They were also asked before, after and three times during the movie to rate how much they were feeling various emotions, including sadness.

After the movie, participants rated how much they enjoyed the movie and wrote about how the movie had led them to reflect on themselves, their goals, their relationships and life in general.

What people wrote about as a result of seeing the movie was a key in understanding why people enjoy viewing fictional tragedies, Knobloch-Westerwick said. People who experienced a greater increase in sadness while watching the movie were more likely to write about real people with whom they had close relationships, she said.

This in turn, increased participants’ life happiness after viewing, which was then related to more enjoyment of the movie.

“People seem to use tragedies as a way to reflect on the important relationships in their own life, to count their blessings,” she said. “That can help explain why tragedies are so popular with audiences, despite the sadness they induce.”

Surprisingly, the perception that movies may make people feel more happiness because they compare themselves to the characters portrayed and feel good that their own lives are not as bad — was not the case.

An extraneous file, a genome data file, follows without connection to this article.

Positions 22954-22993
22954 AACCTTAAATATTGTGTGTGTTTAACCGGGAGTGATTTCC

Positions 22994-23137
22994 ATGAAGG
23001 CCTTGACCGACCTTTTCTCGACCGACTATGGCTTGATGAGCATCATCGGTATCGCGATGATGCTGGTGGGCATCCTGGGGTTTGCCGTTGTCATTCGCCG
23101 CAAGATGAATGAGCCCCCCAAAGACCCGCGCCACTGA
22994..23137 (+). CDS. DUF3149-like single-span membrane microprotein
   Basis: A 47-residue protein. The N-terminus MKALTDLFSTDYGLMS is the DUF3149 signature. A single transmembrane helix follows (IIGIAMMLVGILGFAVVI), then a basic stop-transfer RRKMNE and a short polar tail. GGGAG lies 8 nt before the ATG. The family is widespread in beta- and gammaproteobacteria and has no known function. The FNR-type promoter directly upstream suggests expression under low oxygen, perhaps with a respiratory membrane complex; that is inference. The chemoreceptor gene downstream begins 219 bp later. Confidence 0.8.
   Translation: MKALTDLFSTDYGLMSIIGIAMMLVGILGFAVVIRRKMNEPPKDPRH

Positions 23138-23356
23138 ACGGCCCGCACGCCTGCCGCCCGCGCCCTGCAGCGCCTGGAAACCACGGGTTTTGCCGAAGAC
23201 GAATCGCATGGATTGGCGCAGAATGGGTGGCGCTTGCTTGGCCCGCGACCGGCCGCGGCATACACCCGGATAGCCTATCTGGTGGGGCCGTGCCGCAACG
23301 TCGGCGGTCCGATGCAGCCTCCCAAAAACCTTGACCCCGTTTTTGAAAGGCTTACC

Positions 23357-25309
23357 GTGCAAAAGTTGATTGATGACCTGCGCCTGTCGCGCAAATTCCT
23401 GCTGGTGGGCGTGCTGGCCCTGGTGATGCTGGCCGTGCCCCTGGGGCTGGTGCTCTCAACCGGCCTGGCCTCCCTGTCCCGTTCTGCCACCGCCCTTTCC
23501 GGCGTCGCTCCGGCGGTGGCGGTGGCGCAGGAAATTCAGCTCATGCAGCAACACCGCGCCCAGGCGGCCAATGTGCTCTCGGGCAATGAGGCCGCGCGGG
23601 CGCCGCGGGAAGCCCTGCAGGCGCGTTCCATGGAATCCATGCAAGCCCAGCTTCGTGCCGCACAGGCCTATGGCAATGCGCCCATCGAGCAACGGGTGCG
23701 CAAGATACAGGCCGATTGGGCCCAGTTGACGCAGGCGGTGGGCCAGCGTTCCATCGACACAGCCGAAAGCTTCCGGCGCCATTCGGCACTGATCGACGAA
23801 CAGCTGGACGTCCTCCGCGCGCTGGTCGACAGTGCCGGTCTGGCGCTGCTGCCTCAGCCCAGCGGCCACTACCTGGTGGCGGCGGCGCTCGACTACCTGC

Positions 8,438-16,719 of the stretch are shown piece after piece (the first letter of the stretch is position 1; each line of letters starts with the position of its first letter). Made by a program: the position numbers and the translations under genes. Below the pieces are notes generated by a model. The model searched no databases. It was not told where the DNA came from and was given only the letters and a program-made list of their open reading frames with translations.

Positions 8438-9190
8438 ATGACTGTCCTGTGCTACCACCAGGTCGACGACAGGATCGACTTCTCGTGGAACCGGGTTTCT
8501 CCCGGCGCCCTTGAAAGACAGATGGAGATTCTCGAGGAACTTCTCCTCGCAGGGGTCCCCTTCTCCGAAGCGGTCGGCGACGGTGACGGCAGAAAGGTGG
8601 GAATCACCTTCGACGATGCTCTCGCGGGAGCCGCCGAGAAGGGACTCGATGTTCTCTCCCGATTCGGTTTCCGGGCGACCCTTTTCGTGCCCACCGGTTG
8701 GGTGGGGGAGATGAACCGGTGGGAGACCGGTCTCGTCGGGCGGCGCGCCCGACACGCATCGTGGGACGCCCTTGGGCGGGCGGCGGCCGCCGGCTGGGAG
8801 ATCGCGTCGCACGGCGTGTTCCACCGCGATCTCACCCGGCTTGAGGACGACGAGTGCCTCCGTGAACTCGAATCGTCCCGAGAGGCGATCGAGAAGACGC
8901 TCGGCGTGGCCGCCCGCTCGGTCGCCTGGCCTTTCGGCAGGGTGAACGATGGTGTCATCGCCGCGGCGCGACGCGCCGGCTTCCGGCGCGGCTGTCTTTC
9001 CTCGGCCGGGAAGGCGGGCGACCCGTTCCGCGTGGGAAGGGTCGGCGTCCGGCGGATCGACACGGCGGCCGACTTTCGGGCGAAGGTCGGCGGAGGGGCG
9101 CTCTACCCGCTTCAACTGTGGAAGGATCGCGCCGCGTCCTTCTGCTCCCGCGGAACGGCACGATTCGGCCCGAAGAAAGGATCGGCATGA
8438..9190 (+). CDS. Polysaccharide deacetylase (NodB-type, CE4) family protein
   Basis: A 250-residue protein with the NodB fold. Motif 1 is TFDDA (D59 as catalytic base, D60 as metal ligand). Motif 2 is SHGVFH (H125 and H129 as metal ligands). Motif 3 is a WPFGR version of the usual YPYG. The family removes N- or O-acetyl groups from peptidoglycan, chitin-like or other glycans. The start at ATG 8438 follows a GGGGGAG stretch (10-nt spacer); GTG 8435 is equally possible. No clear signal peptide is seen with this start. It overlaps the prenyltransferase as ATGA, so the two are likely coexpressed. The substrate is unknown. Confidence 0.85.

People whose thoughts after the movie were about themselves — rather than about their close relationships — did not experience an increase in life happiness.

“Tragedies don’t boost life happiness by making viewers think more about themselves. They appeal to people because they help them to appreciate their own relationships more,” she said.

But why would people have to get sad by watching a tragedy to feel grateful about relationships in their own lives? Knobloch-Westerwick said this fits with research in psychology that suggests negative moods make people more thoughtful.

Positive emotions are generally a signal that everything is fine, you don’t have to worry, you don’t have to think about issues in your life,” she said.